In our research, we examine how supply chain glitches (e.g., disruptions or delays in the flow of goods) can impact the value of a firm as measured through stock prices and abnormal returns. We further investigate how Twitter moderates this relationship and find that firms tend to suffer more from supply chain glitches if those lead to a stronger and more negative reaction in Twitter.

Taking a slightly different focus, we also study the impact of supplier default risks on sourcing and pricing decisions of a manufacturing firm. Using game theory, we study strategies for manufacturing firms to maintain long-term competition through a forward looking supplier selection strategy.

A standard assumption in the context of supply chain and operations management is that people are risk neutral and seek to maximize their income and the profits of the firms the work for. To some extent, this assumption works fairly well – after all, most workers and managers are interested in the well-being of their firm.

But workers and managers often follow slightly different objectives; they do not always maximize profits primarily (some are risk averse, some are loss averse, some use heuristics, etc). In our research we examine some implications related to incentivization issues in supply chains. We further examine learning effects in the context of augmented reality in manufacturing ramp-up contexts.

Research Methods

In order to derive insight systematically, we use a set of methods. Which specific method ultimately and most likely leads to novel findings depends on the specific research questions. Drawing from a wide range of methods covering both empirical and analytical approaches provides us with sufficient flexibility. Following the idea of “standing on the shoulders of giants”, our focus is on applying methods rather than their development.

Empirical methods always build on observations and data. In our research context, this relates typically to firms or supply chains. We use econometric approaches including hazard rate models, panel analysis, propensity score matching, and maximum likelihood estimation of structural models to analyze secondary data. Such data is typically not generated for the sole purpose of conducting research and thus provides more external validity.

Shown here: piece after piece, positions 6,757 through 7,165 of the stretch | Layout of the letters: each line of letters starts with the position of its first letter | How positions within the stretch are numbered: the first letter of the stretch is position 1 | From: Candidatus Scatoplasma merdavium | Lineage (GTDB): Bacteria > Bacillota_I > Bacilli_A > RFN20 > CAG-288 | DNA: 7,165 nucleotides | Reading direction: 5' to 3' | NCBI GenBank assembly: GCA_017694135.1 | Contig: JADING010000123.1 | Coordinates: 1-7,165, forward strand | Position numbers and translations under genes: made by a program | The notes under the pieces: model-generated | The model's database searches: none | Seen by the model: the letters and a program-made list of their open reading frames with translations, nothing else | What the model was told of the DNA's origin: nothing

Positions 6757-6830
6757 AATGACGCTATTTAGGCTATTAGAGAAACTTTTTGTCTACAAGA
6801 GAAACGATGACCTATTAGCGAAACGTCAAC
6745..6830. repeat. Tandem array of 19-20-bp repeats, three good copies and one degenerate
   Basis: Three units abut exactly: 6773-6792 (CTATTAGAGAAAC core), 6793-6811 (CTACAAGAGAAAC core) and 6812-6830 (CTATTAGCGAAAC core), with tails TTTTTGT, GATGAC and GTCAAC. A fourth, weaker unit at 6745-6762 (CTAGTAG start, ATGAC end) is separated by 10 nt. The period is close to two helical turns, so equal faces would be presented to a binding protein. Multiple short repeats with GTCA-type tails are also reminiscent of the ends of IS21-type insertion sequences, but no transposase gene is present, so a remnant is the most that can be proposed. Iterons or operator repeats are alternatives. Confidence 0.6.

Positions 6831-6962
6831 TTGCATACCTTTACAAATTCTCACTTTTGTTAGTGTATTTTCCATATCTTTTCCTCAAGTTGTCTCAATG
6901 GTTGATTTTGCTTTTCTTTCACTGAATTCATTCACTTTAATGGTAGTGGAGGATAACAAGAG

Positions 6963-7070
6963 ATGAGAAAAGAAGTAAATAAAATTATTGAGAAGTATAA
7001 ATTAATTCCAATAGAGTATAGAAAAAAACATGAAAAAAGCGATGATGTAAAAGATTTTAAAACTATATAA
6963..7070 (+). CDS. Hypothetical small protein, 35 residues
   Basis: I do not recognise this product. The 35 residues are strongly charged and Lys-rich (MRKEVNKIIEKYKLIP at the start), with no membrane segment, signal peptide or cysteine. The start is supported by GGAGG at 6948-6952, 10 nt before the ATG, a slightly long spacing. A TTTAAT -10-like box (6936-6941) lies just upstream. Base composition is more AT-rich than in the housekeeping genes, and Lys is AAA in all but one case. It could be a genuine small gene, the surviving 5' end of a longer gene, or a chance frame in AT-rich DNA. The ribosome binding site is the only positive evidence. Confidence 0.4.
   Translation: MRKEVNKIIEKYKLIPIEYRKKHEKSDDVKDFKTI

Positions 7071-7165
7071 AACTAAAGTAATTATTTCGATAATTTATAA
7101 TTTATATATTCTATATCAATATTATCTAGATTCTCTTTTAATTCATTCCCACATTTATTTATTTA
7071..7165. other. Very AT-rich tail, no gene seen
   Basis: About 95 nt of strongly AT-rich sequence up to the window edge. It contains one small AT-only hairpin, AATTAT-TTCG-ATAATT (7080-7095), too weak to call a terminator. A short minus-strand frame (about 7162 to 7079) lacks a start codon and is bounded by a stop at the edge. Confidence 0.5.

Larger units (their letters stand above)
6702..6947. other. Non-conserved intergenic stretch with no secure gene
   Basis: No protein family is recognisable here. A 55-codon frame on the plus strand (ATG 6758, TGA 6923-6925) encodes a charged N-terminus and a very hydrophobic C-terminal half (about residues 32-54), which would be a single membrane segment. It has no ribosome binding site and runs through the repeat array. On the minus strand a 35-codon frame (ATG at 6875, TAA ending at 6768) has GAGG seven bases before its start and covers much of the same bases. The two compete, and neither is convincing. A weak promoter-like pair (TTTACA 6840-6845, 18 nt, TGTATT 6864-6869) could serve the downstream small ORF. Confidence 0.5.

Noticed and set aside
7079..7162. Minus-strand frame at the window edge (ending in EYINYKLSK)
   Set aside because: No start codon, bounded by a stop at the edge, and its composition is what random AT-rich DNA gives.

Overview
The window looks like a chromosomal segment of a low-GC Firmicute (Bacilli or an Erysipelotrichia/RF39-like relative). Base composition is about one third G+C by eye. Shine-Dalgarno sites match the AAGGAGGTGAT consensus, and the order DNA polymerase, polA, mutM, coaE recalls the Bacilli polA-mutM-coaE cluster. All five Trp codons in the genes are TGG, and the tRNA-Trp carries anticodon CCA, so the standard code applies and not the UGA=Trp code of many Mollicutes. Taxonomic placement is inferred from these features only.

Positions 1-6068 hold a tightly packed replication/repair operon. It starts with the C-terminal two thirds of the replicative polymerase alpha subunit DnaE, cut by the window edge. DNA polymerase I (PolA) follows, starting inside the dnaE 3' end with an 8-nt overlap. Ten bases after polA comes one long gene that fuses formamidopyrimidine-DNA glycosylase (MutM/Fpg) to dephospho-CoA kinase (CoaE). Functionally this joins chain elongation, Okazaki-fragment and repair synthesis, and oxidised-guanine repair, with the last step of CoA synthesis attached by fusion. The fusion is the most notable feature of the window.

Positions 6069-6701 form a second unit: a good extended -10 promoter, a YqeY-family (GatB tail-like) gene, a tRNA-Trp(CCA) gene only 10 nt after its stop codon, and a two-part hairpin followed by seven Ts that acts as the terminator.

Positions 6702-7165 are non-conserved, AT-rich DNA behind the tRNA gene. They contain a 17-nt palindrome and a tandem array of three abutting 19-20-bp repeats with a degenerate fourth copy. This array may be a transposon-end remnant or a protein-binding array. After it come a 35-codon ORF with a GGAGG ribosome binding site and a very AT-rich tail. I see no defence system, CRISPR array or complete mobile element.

While econometric approaches have the advantage of being close to reality, examining causal effects is always problematic (though not impossible). When research questions require testing causality, we leverage experiments, either in laboratory settings (which allow for high degrees of standardization and replicability) or in the field (which allow for higher external validity).

Another method that we have used are case studies. In contrast to hypotheses testing with large amounts of data, case studies seek to generate qualitative insight often into novel approaches and processes.

In several of our studies we use game theory to derive analytical insight. Using game theory, questions such as “what should a firm do?” or “how would other firms act, if they anticipated these strategies?” can be answered. Game theory uses the language of games (e.g., “game”, “player”, “actions”); but it is otherwise quite serious and quantitative. It often helps to answer questions about hypothetical situations where no data yet exists. For instance, should a buying firm that has the choice between two suppliers out of which one is under financial distress opt for the distressed or nondistressed supplier? What are the implications of either choice on future competition? In contrast to simulations, game theory typically helps to generate structural insight that only depends on structural assumptions, but not specific, numerical values.

Another quantitative method that we apply is operations research, which helps to solve a broad class of optimization problems and to gain theoretical and practical insight.


Lütkemeyer, D., Heese, H.S., Wuttke, D.A. (2020). Overcoming Inefficiencies in the Development of Personalized Medicine. European Journal of Operational Research (Forthcoming).

Gernert, A., Heese, H.S., Wuttke, D.A. (2020). Supplier New Product Development Projects: The Role of Competition and Commitment. Decision Sciences Journal (Forthcoming).

Schmidt, C. G., Wuttke, D. A., Ball, G. P., & Heese, H. S. (2020). Does Social Media Elevate Supply Chain Importance? An Empirical Examination of Supply Chain Glitches, Twitter Reactions, and Stock Market Returns. Journal of Operations Management, 2020, 1-24.